When Shake Shack opened last week, chances are you weren't paying attention to the table supporting your double stack Shack burger and strawberry shake.
But those tables are the eco-conscious handy work of Jim Malone, whose company CounterEvolution turns reclaimed bowling alley wood into modern furnishings.
Malone, a musician (and original director of the English version of Pokemon), founded CounterEvolution in 2007 after fashioning a counter for his New York apartment out of a hunk of old bowling alley wood.
"As our company name suggests, I thought I would be content solely making counter surfaces, but it was not long after starting the company that I began designing and building furniture that would further showcase the rich character of this rare wood," Malone says.
Today, he turns the rare heart pine from lanes that have long since seen their last strike into tables, counters and chairs.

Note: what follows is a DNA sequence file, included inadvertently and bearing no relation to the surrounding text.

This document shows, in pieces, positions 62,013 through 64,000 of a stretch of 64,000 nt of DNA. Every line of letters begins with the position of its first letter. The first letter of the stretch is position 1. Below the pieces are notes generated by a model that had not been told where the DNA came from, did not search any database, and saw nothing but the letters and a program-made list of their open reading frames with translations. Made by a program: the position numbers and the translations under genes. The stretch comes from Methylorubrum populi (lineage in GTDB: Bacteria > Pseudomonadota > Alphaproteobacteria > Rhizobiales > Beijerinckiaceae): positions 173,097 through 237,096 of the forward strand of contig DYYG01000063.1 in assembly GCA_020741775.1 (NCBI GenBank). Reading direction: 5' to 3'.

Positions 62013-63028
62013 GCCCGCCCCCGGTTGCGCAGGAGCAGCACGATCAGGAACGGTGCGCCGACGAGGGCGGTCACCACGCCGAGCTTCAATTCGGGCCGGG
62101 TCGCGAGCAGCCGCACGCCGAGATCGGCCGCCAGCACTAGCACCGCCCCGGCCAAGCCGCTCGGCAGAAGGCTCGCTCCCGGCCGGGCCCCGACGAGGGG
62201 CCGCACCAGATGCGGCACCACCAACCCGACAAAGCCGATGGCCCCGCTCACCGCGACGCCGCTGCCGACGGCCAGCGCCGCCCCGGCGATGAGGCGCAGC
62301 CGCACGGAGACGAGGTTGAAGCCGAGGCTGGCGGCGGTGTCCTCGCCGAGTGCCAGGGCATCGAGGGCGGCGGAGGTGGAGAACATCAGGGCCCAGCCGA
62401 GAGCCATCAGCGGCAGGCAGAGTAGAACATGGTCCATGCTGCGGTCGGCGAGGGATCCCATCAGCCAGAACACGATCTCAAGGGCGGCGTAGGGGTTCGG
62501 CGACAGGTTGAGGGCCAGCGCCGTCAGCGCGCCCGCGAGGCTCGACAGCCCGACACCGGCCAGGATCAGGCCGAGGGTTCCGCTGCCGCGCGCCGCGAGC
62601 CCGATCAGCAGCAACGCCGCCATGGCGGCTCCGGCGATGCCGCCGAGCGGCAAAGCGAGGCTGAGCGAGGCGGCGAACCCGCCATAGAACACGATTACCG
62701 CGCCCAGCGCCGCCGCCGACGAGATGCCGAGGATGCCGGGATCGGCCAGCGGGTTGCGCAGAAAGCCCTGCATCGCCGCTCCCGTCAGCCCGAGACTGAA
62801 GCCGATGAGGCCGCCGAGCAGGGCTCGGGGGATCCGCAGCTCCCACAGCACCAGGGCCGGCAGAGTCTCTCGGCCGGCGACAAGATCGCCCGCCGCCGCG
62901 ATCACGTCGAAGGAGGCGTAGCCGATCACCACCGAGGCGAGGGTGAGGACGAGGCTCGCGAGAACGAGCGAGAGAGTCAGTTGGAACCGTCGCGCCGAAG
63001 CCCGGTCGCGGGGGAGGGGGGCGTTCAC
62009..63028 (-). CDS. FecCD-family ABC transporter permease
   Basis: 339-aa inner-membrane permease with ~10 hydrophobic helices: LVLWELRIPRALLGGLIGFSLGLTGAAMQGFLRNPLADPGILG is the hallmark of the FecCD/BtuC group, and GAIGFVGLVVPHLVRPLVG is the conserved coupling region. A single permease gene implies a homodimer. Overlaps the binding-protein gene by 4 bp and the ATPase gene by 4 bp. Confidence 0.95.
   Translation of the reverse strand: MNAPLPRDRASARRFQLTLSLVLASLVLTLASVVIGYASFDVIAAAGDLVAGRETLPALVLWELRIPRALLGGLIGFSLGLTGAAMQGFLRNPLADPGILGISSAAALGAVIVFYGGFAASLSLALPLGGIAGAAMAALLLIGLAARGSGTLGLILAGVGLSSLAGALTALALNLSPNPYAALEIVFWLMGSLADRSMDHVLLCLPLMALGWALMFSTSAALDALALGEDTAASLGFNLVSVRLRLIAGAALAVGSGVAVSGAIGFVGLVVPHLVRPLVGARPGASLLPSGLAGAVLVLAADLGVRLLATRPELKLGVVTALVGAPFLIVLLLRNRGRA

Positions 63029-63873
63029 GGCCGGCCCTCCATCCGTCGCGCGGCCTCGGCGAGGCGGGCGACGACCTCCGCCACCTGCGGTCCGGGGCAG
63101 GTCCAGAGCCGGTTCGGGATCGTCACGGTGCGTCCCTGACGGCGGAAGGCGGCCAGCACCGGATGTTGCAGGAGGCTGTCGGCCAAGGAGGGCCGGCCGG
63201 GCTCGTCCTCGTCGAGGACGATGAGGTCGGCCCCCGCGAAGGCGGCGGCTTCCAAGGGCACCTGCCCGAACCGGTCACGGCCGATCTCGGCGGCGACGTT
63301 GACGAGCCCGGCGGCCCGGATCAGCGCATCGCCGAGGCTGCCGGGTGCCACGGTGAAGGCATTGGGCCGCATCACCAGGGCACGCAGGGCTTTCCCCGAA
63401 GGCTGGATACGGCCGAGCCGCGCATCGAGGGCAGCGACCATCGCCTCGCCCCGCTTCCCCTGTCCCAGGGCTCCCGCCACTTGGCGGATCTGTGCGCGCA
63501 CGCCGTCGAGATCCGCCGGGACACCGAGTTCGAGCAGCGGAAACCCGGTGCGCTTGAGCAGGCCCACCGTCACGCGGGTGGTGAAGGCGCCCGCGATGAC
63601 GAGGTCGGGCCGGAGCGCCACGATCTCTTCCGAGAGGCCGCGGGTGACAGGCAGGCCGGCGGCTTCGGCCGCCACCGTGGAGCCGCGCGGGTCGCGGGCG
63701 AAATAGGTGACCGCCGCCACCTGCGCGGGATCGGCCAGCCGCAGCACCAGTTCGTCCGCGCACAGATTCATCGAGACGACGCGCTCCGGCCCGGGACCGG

The pieces are finished with earth-friendly stains, sealers and topcoats with zero or very low volatile organic compounds.
That green sensibility has attracted the attention of sustainability-minded restaurant owners. And Shake Shack is not the first DC restaurant to use Malone's ecofriendly furnishings.
Sweetgreen's multiple locations are outfitted with CounterEvolution tables and chairs.
"We had been searching for a unique reclaimed furniture artist to create one of a kind furniture made using reclaimed wood," says Sweetgreen co-founder Nicolas Jammet. "It was exciting to work with him on a number of our restaurants to design unique pieces for each space."
As you can now see right here in DC, Union Square Hospitality's Danny Meyer has outfitted his Shake Shack chain, the newest at 1216 Connecticut Ave., with Malone's creations. Redwood in Bethesda and Starbucks are also clients.
"Giving new life to reclaimed wood that has already served a community well in its first incarnation shows respect for our planet's limited natural resources," Malone says. "If that new life is thoughtfully designed and built to last for several generations, even better."